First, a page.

The 2014 WHO report stated that India had the most deaths by suicide worldwide; 258 000 of 804 000 deaths reported in 2012. The country’s suicide rate was 21 suicide deaths per 100 000 people which is almost twice the world average.

The high number of suicides is just one indicator of India’s mental health burden and poor state of mental health care (India has just 3500 psychiatrists, most of whom are working in urban areas) but clear disparities exist between the different states throughout India, as shown below there are large swaths of the country in critical need of sufficient personnel.

 

India has just 3500 psychiatrists, most of whom are working in urban areas #fact Click To Tweet

 

The high number of suicides is just one indicator of India’s mental health burden and poor state of mental health care (India has just 3500 psychiatrists, most of whom are working in urban areas) but clear disparities exist between the different states throughout India, as shown below there are large swaths of the country in critical need of sufficient personnel.

The situation is not unknown in terms of lack of support for infrastructure and delivery but these figures highlight something that is maybe deeper and needs attention. Indeed previously it was believed that the types and manifestations of mental illness in the developing world were different from those of the Western world. However, Indian epidemiological studies, including the WHO multicentre collaborative study—the international pilot study of schizophrenia (WHO, 1974)—have suggested quite the opposite. Indian patients experience and exhibit similar psychopathology to patients anywhere else. It is true, however, that psychopathology may be modified by cultural influences. A rural patient, for example, may implicate witchcraft or evil spirits rather than alien forces in his paranoid delusion.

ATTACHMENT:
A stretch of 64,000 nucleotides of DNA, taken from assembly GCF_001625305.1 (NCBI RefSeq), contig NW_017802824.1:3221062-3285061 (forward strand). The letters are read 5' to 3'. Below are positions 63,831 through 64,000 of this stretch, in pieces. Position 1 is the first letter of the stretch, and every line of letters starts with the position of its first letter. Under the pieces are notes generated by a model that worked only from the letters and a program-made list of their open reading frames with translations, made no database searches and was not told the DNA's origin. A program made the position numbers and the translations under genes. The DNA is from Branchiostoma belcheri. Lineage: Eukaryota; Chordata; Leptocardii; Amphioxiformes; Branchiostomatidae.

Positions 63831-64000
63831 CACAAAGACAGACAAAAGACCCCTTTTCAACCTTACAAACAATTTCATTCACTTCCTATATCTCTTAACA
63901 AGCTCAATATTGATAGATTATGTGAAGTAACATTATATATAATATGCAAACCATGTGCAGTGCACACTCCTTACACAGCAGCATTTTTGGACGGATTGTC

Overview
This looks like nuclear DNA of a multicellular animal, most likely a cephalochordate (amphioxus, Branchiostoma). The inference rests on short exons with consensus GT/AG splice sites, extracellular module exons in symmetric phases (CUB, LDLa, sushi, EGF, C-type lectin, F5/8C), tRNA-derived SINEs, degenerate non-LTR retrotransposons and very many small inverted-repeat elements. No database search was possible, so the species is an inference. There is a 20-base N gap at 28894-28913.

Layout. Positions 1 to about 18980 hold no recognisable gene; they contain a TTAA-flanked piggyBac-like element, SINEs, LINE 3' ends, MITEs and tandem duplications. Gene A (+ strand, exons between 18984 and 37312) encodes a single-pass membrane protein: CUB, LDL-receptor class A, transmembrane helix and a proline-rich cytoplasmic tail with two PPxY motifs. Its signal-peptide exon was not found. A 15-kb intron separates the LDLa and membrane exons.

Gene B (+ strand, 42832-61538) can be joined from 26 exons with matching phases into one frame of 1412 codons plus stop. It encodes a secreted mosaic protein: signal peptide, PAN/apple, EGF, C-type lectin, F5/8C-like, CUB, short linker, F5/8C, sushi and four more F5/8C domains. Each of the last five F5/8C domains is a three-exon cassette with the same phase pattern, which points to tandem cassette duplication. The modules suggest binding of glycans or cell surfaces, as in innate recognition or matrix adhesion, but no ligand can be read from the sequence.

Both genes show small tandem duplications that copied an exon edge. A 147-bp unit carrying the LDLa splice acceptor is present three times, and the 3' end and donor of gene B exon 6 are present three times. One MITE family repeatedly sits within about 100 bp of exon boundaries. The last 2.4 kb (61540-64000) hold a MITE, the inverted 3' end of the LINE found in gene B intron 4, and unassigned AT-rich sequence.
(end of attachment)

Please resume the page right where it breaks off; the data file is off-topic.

Similarly, dissociative and conversion forms of hysteria are still commonly described in India (in Western cultures hysteria has either disappeared or been replaced by other disorders). The causes of mental illness are explained in many different ways in Indian culture. A very common explanation in tribal and rural societies is supernatural visitation. Another is sudden environmental shock. It is commonly 

believed that one’s karma, or actions in a past life, determine our present lives’ successes, failures and illnesses. Thus, a severe illness may be perceived as punishment for past wrongdoings.

2015 and the year for New Legislation

The National Mental Health Programme (NMHP) was implemented since 1982. Under the NMHP, community mental health services are provided through the District Mental Health Programme (DMHP) by integrating mental health care, at the primary care level, with supervision and support from a mental health team at the district level (in total 182 districts were enrolled). It was stated that the government also supported a raft and infrastructure upgrades, development of post-graduate departments in mental health specialities, better communication and education and strengthening the State and Central Mental Health Authority for improved monitoring and evaluation. There were further efforts to consolidate and address any inadequacies through the 1987 Mental Health Act made better provision with respect to their property, personal affairs and rights.

A new document recently launched set out to drive universal access to mental health care and protection of all rights of people who are mentally ill. The policy seeks to “promote mental health, prevent mental illness, promote destigmatisation and desegregation, ensure socioeconomic inclusion of persons with mental illness by providing accessible, affordable and quality health and social care to all persons through their lifespan, within a rights-based framework. It calls for an enhanced understanding of mental health and strengthening of leadership in the mental health sector at all levels to achieve universal access to mental health care.

This has been broadly welcomed by experts and patient groups, the policy for two of its key features; a rights-based approach to mental health and recognition of the close inter-relationship between social disadvantage and mental health. It also enables a much stronger commitment to an inclusive approach to mental health, acknowledging a wide range of mental health goals from promotion of mental health to long-term needs of persons with enduring mental health problems. As a first step to implement the new policy, DMHP will have to be expanded to all 648 districts from the present 182. This plan, however, will need additional funding. Simultaneously, teaching programmes for mental health professionals such as psychiatric nurses will have to be scaled up. However, as this is a great advancement and recognition of the issues; questions still remain on the implementation of such legislation.